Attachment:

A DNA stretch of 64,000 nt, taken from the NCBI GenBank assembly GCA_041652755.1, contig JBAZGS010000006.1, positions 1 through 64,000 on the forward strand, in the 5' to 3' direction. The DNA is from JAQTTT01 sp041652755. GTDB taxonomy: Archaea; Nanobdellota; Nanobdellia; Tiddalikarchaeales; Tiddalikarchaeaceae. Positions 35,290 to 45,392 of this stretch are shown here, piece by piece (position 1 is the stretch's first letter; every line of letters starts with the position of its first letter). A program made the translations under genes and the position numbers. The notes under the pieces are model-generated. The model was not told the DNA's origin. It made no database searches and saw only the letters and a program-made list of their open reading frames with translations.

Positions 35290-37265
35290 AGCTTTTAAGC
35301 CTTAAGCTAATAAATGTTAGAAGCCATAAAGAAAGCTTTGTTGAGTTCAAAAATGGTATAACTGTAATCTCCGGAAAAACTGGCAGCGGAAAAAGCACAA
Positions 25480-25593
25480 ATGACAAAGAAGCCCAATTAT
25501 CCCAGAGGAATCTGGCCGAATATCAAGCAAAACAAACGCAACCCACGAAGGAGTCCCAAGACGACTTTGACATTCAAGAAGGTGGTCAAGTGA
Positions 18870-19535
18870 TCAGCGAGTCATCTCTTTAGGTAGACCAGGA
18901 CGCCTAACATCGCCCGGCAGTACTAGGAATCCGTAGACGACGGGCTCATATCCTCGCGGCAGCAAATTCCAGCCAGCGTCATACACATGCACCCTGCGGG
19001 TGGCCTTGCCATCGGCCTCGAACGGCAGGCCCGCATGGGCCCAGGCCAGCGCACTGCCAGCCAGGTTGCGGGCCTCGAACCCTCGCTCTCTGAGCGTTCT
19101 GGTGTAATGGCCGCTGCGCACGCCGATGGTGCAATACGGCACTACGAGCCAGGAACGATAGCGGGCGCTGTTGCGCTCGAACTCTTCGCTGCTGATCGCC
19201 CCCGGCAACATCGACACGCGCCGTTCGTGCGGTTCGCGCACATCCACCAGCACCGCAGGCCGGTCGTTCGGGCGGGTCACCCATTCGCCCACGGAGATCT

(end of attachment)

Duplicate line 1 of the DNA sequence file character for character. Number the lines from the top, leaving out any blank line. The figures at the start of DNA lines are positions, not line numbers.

A DNA stretch of 64,000 nt, taken from the NCBI GenBank assembly GCA_041652755.1, contig JBAZGS010000006.1, positions 1 through 64,000 on the forward strand, in the 5' to 3' direction. The DNA is from JAQTTT01 sp041652755. GTDB taxonomy: Archaea; Nanobdellota; Nanobdellia; Tiddalikarchaeales; Tiddalikarchaeaceae. Positions 35,290 to 45,392 of this stretch are shown here, piece by piece (position 1 is the stretch's first letter; every line of letters starts with the position of its first letter). A program made the translations under genes and the position numbers. The notes under the pieces are model-generated. The model was not told the DNA's origin. It made no database searches and saw only the letters and a program-made list of their open reading frames with translations.